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Recent Podcast
Tour: Chandra Sees Evidence for Possible Planet in Another Galaxy
Tour: Chandra Sees Evidence for Possible Planet in Another Galaxy
Astronomers have found evidence for a possible planet candidate in the M51 ("Whirlpool") galaxy, representing what could be the first planet detected outside of the Milky Way. (2021-10-25)


A Tour of Data Sonification: Stellar, Galactic, and Black Hole

View/Listen
As part of our ongoing data sonification series, three new images have now been released. In this project, astronomical data collected by NASA's Chandra X-ray Observatory and other telescopes are translated into sounds. Data sonification converts the data from these space-based telescopes into a form that users can hear instead of only see, embodying the data in a new form without changing the original content.

These three images include some of the most famous objects associated with Chandra. The first is the Chandra Deep Field, which contains some 7 million seconds worth of the telescope's observing time. At first glance, this image may appear to be a view of stars. Rather, almost all these different colored dots are black holes or galaxies. Most of the former are supermassive black holes that reside at the centers of galaxies. In this data sonification, the colors dictate the tones as the bar moves from the bottom of the image to the top. More specifically, colors toward the red end of the rainbow are heard as low tones while colors towards purple are assigned to higher ones. Light that appears bright white in the image is heard as white noise.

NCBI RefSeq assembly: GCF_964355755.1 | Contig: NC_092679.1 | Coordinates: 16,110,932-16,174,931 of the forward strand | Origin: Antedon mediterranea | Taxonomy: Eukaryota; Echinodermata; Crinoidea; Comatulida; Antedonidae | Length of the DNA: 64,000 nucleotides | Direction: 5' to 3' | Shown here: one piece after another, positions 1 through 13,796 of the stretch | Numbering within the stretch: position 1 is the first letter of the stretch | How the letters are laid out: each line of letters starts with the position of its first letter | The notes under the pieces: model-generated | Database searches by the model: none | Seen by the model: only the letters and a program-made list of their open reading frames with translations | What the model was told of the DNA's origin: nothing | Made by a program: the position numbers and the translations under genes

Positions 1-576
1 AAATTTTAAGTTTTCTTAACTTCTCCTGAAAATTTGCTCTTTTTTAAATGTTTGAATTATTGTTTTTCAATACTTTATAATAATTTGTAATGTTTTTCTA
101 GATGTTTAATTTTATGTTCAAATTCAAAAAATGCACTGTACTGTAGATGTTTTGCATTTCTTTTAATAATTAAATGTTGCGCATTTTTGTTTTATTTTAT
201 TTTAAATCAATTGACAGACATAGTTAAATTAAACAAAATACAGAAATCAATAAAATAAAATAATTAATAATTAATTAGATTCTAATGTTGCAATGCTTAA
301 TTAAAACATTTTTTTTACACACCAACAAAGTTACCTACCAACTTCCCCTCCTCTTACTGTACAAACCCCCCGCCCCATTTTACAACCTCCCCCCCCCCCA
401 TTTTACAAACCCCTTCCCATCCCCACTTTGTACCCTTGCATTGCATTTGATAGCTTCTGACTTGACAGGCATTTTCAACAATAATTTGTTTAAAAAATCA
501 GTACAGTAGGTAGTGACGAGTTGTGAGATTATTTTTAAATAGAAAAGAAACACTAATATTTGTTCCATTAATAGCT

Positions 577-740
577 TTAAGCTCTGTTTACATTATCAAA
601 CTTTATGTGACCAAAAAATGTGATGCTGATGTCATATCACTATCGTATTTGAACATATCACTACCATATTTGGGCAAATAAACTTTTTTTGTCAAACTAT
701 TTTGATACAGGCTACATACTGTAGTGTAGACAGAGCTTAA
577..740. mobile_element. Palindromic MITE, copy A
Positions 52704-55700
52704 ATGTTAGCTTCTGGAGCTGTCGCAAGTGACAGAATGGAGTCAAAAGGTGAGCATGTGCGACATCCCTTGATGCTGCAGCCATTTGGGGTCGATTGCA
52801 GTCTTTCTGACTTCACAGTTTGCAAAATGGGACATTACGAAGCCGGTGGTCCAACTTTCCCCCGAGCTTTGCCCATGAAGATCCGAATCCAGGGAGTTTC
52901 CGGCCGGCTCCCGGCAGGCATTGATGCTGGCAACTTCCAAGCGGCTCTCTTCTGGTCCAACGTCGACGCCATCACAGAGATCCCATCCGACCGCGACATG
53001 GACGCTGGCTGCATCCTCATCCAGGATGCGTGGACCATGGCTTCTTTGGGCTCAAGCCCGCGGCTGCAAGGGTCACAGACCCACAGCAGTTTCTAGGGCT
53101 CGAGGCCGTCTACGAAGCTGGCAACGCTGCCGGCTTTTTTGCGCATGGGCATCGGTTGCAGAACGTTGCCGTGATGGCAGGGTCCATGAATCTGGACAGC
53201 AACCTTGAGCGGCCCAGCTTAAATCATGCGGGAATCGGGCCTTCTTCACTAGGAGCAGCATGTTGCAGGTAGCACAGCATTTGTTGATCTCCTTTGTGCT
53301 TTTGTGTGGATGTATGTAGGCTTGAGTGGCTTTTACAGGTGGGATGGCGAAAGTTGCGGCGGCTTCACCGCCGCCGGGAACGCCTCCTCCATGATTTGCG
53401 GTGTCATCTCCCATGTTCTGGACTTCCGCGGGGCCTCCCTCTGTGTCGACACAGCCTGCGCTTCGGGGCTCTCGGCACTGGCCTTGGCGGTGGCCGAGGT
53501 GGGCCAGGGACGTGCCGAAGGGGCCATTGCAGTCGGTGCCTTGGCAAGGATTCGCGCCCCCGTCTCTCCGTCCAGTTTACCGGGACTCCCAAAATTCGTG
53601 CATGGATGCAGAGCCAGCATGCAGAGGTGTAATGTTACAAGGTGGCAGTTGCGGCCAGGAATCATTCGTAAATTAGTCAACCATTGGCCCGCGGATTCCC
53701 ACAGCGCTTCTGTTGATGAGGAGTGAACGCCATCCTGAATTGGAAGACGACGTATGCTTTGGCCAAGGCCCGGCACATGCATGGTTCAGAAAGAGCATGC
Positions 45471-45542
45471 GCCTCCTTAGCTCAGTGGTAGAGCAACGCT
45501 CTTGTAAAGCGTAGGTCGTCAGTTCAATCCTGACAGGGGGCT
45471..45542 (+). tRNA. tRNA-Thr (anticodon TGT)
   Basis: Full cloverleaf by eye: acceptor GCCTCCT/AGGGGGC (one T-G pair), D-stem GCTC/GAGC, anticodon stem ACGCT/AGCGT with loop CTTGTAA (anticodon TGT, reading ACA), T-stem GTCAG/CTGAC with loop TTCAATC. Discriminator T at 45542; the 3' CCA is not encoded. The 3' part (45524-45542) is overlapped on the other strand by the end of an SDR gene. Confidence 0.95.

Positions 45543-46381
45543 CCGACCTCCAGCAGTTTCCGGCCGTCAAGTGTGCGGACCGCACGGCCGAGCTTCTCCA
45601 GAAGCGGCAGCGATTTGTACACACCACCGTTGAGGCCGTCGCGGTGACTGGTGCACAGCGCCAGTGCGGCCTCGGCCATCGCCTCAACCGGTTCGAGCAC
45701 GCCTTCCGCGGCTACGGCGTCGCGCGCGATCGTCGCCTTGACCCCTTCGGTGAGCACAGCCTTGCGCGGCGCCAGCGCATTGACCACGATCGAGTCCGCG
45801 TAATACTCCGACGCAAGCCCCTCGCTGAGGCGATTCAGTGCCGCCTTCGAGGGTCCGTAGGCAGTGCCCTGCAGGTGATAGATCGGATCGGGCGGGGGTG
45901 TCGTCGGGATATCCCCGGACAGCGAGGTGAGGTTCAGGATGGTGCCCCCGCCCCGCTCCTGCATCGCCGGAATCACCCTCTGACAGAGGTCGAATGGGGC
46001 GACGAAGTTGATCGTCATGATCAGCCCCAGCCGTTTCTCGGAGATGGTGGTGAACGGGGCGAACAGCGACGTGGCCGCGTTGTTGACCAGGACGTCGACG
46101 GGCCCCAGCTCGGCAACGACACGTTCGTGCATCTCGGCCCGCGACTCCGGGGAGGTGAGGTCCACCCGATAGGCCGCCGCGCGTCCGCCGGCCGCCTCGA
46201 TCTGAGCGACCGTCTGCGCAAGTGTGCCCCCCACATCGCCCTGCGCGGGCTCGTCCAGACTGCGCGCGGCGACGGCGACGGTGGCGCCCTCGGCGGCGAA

The second new image is the planetary nebula known as the Cat's Eye. When a star like the Sun begins to run out of helium to burn, it will blow off huge clouds of gas and dust. These outbursts can form spectacular structures such as the one seen in the Cat's Eye nebula. This image of the Cat's Eye contains both X-rays from Chandra around the center and visible light data from the Hubble Space Telescope, which show the series of bubbles expelled by the star over time. To listen to these data, there is a radar-like scan that moves clockwise emanating from the center point to produce pitch. Light that is further from the center is heard as higher pitches while brighter light is louder.

The final member of this trio of newly sonified images is the Whirlpool Galaxy, which also goes by its formal name of Messier 51. The Whirlpool is oriented face-on to Earth, giving telescopes here a view of another spiral galaxy similar to our Milky Way. As with the Cat's Eye, the sonification begins at the top and moves radially around the image in a clockwise direction. The radius is mapped to notes of a melodic minor scale. Each wavelength of light in the image obtained from NASA telescopes in space (infrared, optical, ultraviolet, and X-ray) is assigned to a different frequency range. The sequence begins with sounds from all four types of light, but then separately moves through the data from Spitzer, Hubble, GALEX, and Chandra.

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